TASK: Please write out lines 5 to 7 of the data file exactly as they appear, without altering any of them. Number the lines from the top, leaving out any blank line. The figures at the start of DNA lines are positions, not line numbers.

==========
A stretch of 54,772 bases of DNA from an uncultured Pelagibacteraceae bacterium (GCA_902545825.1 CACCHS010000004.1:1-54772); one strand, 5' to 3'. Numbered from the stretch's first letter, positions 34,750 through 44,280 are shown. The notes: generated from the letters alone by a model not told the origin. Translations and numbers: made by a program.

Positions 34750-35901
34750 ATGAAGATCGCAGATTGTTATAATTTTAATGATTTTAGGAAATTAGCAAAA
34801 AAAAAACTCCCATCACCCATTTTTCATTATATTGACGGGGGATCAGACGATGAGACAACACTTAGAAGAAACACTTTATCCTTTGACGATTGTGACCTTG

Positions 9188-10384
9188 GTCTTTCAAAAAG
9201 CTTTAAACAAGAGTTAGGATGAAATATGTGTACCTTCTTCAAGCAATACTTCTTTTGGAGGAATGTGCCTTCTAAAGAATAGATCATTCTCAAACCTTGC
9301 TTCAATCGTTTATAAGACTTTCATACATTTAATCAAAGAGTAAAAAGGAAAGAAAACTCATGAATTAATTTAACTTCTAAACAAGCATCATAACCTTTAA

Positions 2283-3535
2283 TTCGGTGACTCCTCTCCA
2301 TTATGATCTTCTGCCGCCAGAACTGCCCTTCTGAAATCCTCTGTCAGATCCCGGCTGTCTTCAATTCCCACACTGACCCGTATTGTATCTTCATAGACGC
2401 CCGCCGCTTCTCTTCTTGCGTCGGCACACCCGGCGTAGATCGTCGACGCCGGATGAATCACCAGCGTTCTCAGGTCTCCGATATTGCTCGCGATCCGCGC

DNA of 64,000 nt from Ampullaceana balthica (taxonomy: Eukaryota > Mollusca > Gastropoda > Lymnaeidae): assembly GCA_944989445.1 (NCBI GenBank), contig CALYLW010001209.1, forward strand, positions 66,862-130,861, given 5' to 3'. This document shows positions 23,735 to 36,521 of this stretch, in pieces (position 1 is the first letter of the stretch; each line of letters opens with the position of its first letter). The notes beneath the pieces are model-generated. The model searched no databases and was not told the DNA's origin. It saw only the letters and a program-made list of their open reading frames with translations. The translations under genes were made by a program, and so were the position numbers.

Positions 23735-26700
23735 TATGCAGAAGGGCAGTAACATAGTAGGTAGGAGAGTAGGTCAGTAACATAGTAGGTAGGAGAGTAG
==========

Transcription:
Positions 9188-10384
9188 GTCTTTCAAAAAG
9201 CTTTAAACAAGAGTTAGGATGAAATATGTGTACCTTCTTCAAGCAATACTTCTTTTGGAGGAATGTGCCTTCTAAAGAATAGATCATTCTCAAACCTTGC